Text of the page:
Ramps, a delicious seasonal delicacy.


Ramps will soon be available at your market. A springtime delicacy from Maine to Georgia. Festivals celebrate ramps as a sign of rebirth as they are one of the first greens to pop up after winter. For now, they are not grown commercially and they are only around for 2-3 weeks.

Whether you buy your ramps or harvest them yourself here is how to store them:

  • First, rinse them really well; they have many hiding places for dirt.
  • Then, roll these treasures in a paper towel, place in an unsealed plastic bag, and keep them in the fridge. Make sure the delicate leaves are covered by the towel and don't bend or crush the plant. Don't be surprised when your entire refrigerator smells like garlic, it is part of their charm. They will only keep 3 or 4 days like this, so be sure to buy or harvest only what you will use.

You can also freeze ramps. There are several methods:

  • Blanch the ramps by dipping in boiling water for 15 seconds, then dip in ice water to stop the cooking. Pat dry and layout on a sheet tray in a single layer. Put in the freezer. When frozen put the ramps into a freezer bag or container and then label.
  • Make ramp oil or butter. Blanch the ramps as above. Pat dry and put in a blender or processor with enough oil or soft butter to make a paste. Put in storage containers or ice cube trays to freeze, then put in a freezer bag and label.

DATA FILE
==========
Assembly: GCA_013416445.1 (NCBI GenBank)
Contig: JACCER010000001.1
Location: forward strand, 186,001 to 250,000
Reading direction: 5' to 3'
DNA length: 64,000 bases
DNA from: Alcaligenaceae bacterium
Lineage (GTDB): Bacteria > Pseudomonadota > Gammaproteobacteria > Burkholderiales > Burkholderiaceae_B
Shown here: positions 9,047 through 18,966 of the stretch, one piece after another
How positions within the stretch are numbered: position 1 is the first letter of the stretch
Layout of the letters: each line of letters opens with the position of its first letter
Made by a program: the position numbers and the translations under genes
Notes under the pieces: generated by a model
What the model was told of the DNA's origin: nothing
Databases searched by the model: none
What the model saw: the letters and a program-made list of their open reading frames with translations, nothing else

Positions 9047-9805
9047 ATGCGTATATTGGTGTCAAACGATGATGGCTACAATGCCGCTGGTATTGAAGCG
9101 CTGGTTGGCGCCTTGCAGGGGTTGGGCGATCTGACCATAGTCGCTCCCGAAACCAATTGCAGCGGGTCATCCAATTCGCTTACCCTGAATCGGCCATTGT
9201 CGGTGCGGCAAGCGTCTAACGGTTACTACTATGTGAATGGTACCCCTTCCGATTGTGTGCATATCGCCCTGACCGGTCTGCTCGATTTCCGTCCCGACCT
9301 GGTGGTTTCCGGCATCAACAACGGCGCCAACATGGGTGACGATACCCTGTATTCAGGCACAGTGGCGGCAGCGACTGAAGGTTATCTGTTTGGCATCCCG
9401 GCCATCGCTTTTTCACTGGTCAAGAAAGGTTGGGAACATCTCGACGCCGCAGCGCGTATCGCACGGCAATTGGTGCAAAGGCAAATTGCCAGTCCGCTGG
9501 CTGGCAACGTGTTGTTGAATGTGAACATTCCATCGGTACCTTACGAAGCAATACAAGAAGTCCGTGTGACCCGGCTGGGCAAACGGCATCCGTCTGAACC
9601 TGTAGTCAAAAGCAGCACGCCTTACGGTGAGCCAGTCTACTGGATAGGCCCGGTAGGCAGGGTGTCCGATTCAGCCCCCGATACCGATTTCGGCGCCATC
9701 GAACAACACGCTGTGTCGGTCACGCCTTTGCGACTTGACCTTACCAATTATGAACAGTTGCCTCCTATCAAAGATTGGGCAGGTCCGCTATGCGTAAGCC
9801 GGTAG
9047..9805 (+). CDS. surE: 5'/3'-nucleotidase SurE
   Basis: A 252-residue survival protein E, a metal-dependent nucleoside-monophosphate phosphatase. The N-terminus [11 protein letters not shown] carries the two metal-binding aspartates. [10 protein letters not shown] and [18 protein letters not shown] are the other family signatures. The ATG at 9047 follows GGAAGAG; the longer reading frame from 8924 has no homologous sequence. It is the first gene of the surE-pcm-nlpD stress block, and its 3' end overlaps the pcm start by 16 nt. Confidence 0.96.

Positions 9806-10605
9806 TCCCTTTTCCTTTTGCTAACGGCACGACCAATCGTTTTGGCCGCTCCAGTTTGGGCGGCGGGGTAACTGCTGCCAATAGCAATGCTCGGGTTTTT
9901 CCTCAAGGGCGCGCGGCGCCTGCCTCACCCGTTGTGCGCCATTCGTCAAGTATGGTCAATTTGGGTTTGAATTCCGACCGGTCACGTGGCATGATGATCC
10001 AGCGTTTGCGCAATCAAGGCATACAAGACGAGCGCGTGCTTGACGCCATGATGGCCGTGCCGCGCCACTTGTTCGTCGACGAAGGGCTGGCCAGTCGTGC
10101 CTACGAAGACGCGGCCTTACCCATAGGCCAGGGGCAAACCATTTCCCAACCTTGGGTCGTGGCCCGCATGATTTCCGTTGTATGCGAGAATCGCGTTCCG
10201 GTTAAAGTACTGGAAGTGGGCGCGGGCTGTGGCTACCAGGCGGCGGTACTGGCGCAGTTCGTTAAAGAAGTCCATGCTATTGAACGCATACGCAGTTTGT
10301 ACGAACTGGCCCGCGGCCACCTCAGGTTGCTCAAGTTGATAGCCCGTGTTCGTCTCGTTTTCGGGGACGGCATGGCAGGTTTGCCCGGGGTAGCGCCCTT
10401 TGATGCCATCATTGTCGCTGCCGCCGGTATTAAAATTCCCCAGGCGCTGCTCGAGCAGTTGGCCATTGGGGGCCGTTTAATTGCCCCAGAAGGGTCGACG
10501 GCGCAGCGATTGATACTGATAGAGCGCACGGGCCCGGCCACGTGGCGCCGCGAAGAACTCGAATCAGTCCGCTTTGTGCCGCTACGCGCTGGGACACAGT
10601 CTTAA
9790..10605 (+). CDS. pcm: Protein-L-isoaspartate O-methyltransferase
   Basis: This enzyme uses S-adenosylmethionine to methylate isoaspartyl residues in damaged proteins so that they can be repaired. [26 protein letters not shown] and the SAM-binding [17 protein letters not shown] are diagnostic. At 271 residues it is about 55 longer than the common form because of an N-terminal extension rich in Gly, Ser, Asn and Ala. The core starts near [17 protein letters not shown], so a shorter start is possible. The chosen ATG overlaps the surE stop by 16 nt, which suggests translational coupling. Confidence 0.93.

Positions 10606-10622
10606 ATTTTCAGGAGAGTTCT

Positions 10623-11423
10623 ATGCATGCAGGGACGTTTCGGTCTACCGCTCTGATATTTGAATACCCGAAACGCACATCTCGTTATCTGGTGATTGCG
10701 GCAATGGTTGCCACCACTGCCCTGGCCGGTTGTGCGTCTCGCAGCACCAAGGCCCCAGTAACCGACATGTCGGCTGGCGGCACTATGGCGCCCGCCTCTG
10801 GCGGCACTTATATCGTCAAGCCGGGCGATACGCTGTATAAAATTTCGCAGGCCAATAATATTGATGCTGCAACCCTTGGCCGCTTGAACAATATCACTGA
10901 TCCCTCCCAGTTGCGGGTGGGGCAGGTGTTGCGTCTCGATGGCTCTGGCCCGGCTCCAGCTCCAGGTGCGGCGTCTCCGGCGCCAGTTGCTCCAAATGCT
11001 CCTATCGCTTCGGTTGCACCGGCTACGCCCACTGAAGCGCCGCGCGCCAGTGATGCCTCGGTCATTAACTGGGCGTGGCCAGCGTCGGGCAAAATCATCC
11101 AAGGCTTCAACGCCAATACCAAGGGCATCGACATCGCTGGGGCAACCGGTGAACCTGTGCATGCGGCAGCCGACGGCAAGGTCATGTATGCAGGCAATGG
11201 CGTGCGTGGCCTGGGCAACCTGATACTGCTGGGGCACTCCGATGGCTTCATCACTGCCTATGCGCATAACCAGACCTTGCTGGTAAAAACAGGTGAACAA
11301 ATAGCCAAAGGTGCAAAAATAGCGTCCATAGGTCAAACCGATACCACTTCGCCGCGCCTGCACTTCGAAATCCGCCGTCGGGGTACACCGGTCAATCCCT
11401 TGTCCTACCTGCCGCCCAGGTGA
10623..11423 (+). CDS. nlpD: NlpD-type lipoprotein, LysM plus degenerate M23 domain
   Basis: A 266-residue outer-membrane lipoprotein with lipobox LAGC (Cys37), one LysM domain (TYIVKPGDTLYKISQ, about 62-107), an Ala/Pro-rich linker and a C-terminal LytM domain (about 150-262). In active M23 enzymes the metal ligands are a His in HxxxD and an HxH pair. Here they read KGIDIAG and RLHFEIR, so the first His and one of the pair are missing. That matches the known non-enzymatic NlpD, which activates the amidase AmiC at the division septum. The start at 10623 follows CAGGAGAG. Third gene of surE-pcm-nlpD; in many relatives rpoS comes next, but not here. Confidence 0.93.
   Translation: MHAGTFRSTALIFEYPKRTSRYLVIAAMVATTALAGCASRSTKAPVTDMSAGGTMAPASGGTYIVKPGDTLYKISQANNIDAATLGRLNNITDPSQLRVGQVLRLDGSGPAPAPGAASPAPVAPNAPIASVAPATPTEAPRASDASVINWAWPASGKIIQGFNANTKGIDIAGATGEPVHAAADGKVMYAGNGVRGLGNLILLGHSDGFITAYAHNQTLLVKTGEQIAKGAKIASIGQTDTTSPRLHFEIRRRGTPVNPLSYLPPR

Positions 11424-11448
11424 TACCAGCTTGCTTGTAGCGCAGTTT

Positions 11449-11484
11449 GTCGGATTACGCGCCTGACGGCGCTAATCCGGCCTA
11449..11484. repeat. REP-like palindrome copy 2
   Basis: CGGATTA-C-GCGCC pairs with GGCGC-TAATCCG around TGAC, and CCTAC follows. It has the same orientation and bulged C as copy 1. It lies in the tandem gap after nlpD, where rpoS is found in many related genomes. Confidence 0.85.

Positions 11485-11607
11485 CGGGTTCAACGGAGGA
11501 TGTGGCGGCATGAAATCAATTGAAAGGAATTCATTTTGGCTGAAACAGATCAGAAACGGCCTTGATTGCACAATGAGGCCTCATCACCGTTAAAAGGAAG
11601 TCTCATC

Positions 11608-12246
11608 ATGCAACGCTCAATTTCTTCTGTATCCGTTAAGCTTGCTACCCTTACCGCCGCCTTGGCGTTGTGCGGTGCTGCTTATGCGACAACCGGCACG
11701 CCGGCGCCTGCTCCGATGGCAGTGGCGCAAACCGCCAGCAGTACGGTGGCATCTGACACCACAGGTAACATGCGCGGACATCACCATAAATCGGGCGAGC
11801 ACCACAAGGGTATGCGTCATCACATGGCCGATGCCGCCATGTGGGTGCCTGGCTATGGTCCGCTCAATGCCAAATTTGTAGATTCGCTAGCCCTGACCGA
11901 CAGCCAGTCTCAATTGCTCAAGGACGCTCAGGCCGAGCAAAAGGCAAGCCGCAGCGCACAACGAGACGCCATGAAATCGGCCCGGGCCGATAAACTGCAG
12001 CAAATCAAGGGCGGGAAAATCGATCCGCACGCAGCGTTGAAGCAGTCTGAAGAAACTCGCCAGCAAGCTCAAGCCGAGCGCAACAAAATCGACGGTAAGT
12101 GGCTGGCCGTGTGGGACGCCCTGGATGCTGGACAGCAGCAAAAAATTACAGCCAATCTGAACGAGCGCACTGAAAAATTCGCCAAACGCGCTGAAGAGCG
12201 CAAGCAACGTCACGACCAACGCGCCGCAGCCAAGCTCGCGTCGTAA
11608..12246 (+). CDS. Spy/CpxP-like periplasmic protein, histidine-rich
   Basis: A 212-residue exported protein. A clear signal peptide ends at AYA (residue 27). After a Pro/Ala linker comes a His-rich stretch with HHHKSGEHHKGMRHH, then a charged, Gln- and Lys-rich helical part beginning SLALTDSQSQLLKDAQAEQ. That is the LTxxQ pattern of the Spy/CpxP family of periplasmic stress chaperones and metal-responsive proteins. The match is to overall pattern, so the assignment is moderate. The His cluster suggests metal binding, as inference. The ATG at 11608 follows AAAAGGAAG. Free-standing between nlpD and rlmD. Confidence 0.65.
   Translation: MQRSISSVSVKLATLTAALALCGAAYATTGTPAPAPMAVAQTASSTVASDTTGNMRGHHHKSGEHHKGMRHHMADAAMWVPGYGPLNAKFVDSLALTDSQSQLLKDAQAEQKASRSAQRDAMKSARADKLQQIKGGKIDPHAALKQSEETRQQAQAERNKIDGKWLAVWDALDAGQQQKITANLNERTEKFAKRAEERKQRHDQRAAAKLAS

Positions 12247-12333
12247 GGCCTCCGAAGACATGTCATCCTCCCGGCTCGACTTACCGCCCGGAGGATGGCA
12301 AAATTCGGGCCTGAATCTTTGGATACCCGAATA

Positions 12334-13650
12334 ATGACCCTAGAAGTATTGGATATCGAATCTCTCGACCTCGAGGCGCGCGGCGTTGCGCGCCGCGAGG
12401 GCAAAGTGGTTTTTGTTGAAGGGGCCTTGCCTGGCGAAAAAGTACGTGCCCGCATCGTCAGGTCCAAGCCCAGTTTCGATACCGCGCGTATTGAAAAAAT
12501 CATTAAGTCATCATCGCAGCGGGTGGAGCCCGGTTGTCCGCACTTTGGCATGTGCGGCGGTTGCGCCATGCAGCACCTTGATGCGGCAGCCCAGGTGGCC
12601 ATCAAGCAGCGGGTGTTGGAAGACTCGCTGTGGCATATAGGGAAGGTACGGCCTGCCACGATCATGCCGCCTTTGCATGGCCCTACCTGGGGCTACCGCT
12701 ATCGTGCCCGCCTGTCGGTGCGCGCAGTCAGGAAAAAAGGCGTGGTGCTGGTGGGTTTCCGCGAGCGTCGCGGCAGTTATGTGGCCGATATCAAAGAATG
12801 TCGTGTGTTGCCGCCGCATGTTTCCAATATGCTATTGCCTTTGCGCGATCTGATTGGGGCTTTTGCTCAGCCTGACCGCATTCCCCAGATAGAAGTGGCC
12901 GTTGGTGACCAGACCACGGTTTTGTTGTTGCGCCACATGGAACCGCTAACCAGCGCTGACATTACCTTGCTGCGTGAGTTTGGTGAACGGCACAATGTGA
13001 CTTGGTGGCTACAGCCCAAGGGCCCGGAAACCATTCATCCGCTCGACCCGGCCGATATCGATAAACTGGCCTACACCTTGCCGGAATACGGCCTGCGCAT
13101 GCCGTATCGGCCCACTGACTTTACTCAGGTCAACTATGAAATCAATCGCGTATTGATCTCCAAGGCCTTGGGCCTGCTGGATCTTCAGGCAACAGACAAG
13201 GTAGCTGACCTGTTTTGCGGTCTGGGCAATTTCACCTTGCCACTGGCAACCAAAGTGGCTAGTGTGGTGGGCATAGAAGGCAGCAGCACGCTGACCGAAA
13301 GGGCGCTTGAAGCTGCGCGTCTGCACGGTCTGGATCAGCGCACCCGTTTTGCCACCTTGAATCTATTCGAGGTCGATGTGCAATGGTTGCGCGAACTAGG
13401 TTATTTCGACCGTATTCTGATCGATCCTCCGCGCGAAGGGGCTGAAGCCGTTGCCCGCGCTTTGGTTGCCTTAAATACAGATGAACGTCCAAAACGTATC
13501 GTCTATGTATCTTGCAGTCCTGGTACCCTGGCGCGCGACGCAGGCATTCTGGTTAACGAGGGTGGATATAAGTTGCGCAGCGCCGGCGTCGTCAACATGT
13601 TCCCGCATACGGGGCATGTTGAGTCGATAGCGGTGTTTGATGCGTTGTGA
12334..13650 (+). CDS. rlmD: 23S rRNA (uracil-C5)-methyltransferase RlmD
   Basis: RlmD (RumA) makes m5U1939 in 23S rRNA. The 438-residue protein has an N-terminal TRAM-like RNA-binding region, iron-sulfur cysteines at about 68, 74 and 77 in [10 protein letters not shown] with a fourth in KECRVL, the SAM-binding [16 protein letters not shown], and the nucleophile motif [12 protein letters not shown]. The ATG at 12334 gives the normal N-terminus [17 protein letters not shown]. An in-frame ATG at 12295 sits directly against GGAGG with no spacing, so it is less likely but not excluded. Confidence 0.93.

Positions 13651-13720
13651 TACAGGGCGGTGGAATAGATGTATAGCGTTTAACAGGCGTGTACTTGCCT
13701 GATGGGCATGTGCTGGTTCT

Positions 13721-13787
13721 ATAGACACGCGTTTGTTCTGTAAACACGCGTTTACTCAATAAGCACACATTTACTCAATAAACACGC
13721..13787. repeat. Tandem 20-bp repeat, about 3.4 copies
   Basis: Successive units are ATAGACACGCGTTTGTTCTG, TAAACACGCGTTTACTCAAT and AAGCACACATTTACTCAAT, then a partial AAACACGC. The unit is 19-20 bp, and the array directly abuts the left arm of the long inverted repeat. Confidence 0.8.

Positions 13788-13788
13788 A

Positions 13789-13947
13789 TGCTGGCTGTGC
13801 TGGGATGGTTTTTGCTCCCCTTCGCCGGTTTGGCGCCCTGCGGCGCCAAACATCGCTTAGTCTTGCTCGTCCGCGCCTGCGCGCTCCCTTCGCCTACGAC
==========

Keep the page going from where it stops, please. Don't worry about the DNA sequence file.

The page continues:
According to Berkley University of California (https://www.berkeleywellness.com/healthy-eating/food/article/onions-try-ramps): “there is no reliable nutrition information for ramps, but their profile is likely similar to that of scallions, leeks, and other alliums, which are low in calories and provide some fiber and small amounts of vitamin C, potassium, and iron, along with flavonoids, sulfur compounds (allicin), and other potentially beneficial compounds.”

With the popularity of foraging for ramps expanding every year people are now harvesting ramps sustainably. They are a slow-growing plant. From seed to harvest size takes 5-7 years. Here are some tips:

  • Harvest without taking the whole bulb and root. This leaves enough of the plant to come back next year. Take a sharp knife with you that is long enough to reach just above the top of the bulb. Replace dirt to cover the bulb and root.
  • Some people only harvest the leaves.
  • Don’t take all the leaves from one plant or clump. Take no more than 50%.
  • Move around the patch so there are no bald spots.

There is really only one look-alike in the woods that might confuse you, lily of the valley. They are not edible. If you are not sure, rub the leaf between your fingers. If you smell garlic or onion that is a ramp. Enjoy!

Last updated October 7, 2020